This common neighbor dispute evolved into three-part coverage, see links below. If you are having similar problems, you need to follow this story and learn!


Randy Gilbert sent a Letter to the local newspaper entitled “Small town = small minds.”  The letter, states in part, “I have personally witnessed the neighbor directly behind her aggravating the dogs to make them bark.  She (Maynard) has spent nearly $20,000 in landscaping in 2006/7 planting shrubs and vegetation around the fencing to be a screen to protect her dogs from the harassing neighbors.”


Collies will be collies, meaning they will bark but it takes something pretty exciting to get Maynard’s old dogs going.


But the Neighbors From Hell continued to complain.  Maynard said the Police Chief dispatched an officer to stake out her house to see how much the dogs barked.  Quite by coincidence, the neighbor called in a complaint against her dogs while the officer was patiently waiting to hear a dog bark.  Both the Chief Of Police and Animal Control testified on her behalf.  Maynard told us “The Health Department also testified for me, that everything was ‘spotless clean’ because that’s just the way I am.


Incredibly she was found guilty of violating the “10 P.M. quiet law because her dogs barked after 10 P.M.  Maynard insists that the only evidence against her was provided by the Neighbors From Hell.  Even that was refuted by another neighbor who testified that on one of the alleged occasions, she was sick and coughing so badly that she spent hours out on her porch and did not hear Maynard’s dogs barking.


Found guilty, Downey Maynard was ordered to get rid of her beloved but “excess” dogs.  She refused.  Maynard said Nashville (NC) is a very small town where the Mayor (only the second mayor in 50 years!) and none of the Council Members own pets.  She believes this facilitated arbitrary passage of the Dog Limit Law.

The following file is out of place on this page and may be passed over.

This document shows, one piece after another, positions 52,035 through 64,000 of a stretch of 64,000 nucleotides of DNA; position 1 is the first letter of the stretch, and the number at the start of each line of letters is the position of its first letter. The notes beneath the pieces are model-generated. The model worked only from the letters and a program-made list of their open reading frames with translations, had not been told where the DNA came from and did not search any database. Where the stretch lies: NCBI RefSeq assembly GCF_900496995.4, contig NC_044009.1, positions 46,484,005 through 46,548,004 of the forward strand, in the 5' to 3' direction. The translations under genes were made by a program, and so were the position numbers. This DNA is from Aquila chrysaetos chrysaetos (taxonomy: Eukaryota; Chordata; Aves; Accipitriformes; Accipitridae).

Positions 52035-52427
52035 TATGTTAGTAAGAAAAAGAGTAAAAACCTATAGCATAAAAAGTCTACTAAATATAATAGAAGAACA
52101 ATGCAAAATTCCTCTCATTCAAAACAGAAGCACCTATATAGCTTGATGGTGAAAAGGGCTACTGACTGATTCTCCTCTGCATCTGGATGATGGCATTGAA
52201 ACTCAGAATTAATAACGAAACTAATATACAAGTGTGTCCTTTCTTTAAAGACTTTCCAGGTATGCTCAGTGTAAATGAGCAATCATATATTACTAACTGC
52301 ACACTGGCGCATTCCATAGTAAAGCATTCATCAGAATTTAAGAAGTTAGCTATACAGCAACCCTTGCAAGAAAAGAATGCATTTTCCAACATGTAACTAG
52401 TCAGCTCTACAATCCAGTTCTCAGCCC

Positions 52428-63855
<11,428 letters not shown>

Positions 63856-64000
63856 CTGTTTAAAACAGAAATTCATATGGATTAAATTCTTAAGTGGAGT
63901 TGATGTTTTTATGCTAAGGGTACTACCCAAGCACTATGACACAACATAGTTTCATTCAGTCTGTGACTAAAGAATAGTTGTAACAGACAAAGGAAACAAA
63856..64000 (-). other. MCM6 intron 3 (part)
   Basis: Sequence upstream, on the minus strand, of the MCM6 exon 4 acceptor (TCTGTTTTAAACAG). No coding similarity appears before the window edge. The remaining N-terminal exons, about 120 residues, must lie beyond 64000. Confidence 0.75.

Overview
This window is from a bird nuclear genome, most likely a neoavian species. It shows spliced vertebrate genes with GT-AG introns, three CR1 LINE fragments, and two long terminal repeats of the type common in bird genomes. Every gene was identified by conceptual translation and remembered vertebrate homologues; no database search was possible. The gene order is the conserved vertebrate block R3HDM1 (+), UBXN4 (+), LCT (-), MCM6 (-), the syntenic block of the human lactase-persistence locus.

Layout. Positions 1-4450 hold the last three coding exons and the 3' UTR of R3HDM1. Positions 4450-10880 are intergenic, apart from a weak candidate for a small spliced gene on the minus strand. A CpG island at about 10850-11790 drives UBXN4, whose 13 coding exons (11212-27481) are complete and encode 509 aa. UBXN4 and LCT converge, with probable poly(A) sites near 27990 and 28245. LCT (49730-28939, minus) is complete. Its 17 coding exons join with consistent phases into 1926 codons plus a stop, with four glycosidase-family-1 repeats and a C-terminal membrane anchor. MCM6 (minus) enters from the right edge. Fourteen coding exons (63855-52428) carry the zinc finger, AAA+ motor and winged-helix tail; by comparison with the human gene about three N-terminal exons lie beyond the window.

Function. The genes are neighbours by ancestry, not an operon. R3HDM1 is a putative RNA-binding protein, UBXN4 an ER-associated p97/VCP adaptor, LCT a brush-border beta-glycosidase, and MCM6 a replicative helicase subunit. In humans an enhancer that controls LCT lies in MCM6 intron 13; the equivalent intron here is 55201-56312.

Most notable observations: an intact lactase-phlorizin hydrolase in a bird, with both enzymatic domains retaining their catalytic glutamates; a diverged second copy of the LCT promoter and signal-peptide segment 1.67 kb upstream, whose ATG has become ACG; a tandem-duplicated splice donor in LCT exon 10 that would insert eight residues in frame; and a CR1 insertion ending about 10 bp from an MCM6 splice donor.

In states such as North Carolina, municipal law is the final word, unless one goes to appellate court.  Maynard explained “If the town orders everyone to paint their house pink then it is the law.”  The rational basis for what is appropriate is determined by the municipality.  A municipal law can be challenged on the basis of state constitutionality, capriciousness and a few other exceptions but as Ms. Maynard has discovered, it is not easy, quick, or inexpensive.


As Fern St. Clair observed in her report, “NC State Statutes say that municipalities can regulate animal use in a town -- that is, they have been given the power to say 'No dogs are allowed in Nashville', if they choose.  Period.  They might say 'No goats are allowed in Raleigh', and we have evolved to the point that we would accept that ordinance.


According to St. Clair, the three justices who finally heard the case in Appellate Court pointed out that most numbers we live by are 'arbitrary', such as speed limits, blood alcohol levels, etc.  However, Mr. Reid, Maynard’s Durham attorney, argued that setting an 'arbitrary' number for how many dogs are allowed per family was inappropriate and unconstitutional.  He said 6 little toy dogs could be kept inside and no one would know or care.  Alternatively, one or two noisy, potentially dangerous dogs kept out in a yard could be a threat to human health or safety. Reid also pointed out that dogs become 'family', and to say how many are allowed, on numbers alone, seems unfair.


Sitting in the appellate courtroom, St. Clair reports, “The justices seemed to appreciate that these 6 old dogs, well cared for and well behaved, present no threat to the health and safety of anyone.  Also that as society evolves, the way we think about our dogs changes, that is, today we care more about our dogs as family members, and not just as an outside farm animal.


Both sides referred to the fact that dogs are, at present, not given any kind of 'special' status, that is, they are just property.  Justice Stephens said we are the guardians of our dogs. I did not sense an AR threat from her. It seemed like all 3 justices were trying to figure out a way they could side with Downey so that she could keep her 6 dogs, because, they admitted, that made the most sense, and the best logic.


During the interview, Ms. Maynard was upbeat but frustrated, concerned for her dogs.  She had been sure the evidence was so overwhelming that the local court would find in her favor.  She is now less sure of the justice system but determined to keep all six of her elderly dogs.


Maynard Collie Case, Part 2 Neighbors accuse TheDogPress of bias and inaccurate reporting.


If you are under assault, see Dog Law case references: CA goes after disabled owner's service dogs and in yet another example of dog limit laws and rabid local politicians, see Little-Minded Littleton (CO) and save this oft-cited extensive reference: Rescue Raids: the crime of animal confiscation